The Labor Department released its January 2020 jobs report which shows that U.S. employers added 225,000 jobs in January, which beat analyst expectations. The unemployment rose to 3.6%. The labor force participation rate rose to 63.4%. Year-over-year wage growth increased to 3.1%. U.S. employers have now added to the payrolls for 112 straight months, extending the longest continuous jobs expansion on record.
225,000: The economy added 225,000 jobs in January.
3.6%: The unemployment rate rose to 3.6%.
3.1%: Average hourly wages increased at a rate of 3.1% over the last year.
The overall jobs numbers for January look strong. The 225,000 jobs added to the economy beat analyst expectations of just 160,000 in the first month of 2020, according to CNN. The growth was strongest in construction, healthcare and transportation and warehousing. Some of that increase could be attributed to a warmer than average January.
While an increasing unemployment rate can sometimes be seen as a downside, in this report, it demonstrates that more sidelined workers are being pulled into a strong economy. The Washington Post reports that the labor participation rate hit a seven-year high of 63.4%.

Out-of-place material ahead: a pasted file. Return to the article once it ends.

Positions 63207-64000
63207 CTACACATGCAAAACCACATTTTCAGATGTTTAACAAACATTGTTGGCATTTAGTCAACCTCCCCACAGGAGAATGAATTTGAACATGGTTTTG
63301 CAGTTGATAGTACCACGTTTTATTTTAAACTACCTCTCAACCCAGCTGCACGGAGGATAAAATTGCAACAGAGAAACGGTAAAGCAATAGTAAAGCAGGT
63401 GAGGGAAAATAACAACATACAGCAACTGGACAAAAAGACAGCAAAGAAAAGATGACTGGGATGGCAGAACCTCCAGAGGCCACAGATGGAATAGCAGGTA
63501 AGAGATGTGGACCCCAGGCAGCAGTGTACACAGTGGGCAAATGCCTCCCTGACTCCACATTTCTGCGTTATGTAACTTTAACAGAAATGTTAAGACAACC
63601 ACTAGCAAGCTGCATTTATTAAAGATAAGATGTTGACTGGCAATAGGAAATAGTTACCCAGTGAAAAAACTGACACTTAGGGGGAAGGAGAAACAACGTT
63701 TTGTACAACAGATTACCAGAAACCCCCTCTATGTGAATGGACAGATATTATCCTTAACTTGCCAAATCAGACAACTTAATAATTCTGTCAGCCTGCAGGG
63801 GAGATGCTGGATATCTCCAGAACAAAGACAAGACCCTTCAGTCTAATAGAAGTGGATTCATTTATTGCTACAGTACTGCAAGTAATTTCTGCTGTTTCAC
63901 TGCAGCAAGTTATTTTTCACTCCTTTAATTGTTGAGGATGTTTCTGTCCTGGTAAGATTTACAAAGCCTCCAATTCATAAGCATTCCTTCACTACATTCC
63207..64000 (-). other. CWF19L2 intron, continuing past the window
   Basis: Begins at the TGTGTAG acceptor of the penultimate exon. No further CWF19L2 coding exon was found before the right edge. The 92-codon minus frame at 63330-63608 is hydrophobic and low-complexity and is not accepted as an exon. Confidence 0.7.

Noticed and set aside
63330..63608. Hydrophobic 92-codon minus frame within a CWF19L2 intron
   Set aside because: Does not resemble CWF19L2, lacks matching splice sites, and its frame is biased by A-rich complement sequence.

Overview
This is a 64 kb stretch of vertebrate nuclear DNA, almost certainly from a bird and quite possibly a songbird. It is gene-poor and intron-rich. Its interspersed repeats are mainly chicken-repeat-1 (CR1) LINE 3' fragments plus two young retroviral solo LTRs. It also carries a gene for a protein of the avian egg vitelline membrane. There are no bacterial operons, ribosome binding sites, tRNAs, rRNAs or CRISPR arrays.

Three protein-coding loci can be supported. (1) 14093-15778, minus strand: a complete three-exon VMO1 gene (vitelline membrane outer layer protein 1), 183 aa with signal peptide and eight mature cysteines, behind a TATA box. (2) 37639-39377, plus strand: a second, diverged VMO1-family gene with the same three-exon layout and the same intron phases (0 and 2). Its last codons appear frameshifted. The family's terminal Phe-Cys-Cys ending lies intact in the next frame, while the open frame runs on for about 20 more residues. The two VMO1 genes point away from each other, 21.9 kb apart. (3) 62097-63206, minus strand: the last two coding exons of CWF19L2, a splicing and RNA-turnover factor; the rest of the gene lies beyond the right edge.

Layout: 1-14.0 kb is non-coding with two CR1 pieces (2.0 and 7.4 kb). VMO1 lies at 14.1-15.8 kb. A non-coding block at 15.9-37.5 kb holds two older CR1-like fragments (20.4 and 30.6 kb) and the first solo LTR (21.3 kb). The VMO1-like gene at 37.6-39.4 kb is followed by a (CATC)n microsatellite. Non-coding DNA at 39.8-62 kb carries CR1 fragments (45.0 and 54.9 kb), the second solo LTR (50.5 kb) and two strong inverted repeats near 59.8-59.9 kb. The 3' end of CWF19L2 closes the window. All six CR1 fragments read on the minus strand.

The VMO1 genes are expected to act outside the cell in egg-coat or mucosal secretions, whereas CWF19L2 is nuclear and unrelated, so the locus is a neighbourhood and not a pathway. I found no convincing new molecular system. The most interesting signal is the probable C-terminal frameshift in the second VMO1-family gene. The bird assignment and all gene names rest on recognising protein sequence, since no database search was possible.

The strong hiring numbers in January didn’t apply across all industries. Manufacturing continued to lose jobs. Marketwatch reports that those losses were caused by the trade war with China. Jobs in retail also dropped.
Additionally, the January report included a few revisions that decreased the number of jobs created in 2019. The overall employment level for March 2019 was decreased by 514,000 jobs. For all of 2019, the number of jobs added to the economy fell by 12,000 to 2.096 million jobs.
Despite strong job growth, the yearly wage growth remains lower than expected. The Wall Street Journal reports that the growing number of people reentering the workforce could be a factor in keeping the rate of wage growth from increasing more quickly. However, the cause of the persistently sluggish wage growth has been debated by economists for the past couple of years.
It is also still unclear what impact the coronavirus will have on U.S. jobs numbers. The easing of the trade war with China was expected to relieve some of the strain on the manufacturing industry. However, increasing concern about the virus could impact that. The data used for the January report was collected before news about the spread of the virus.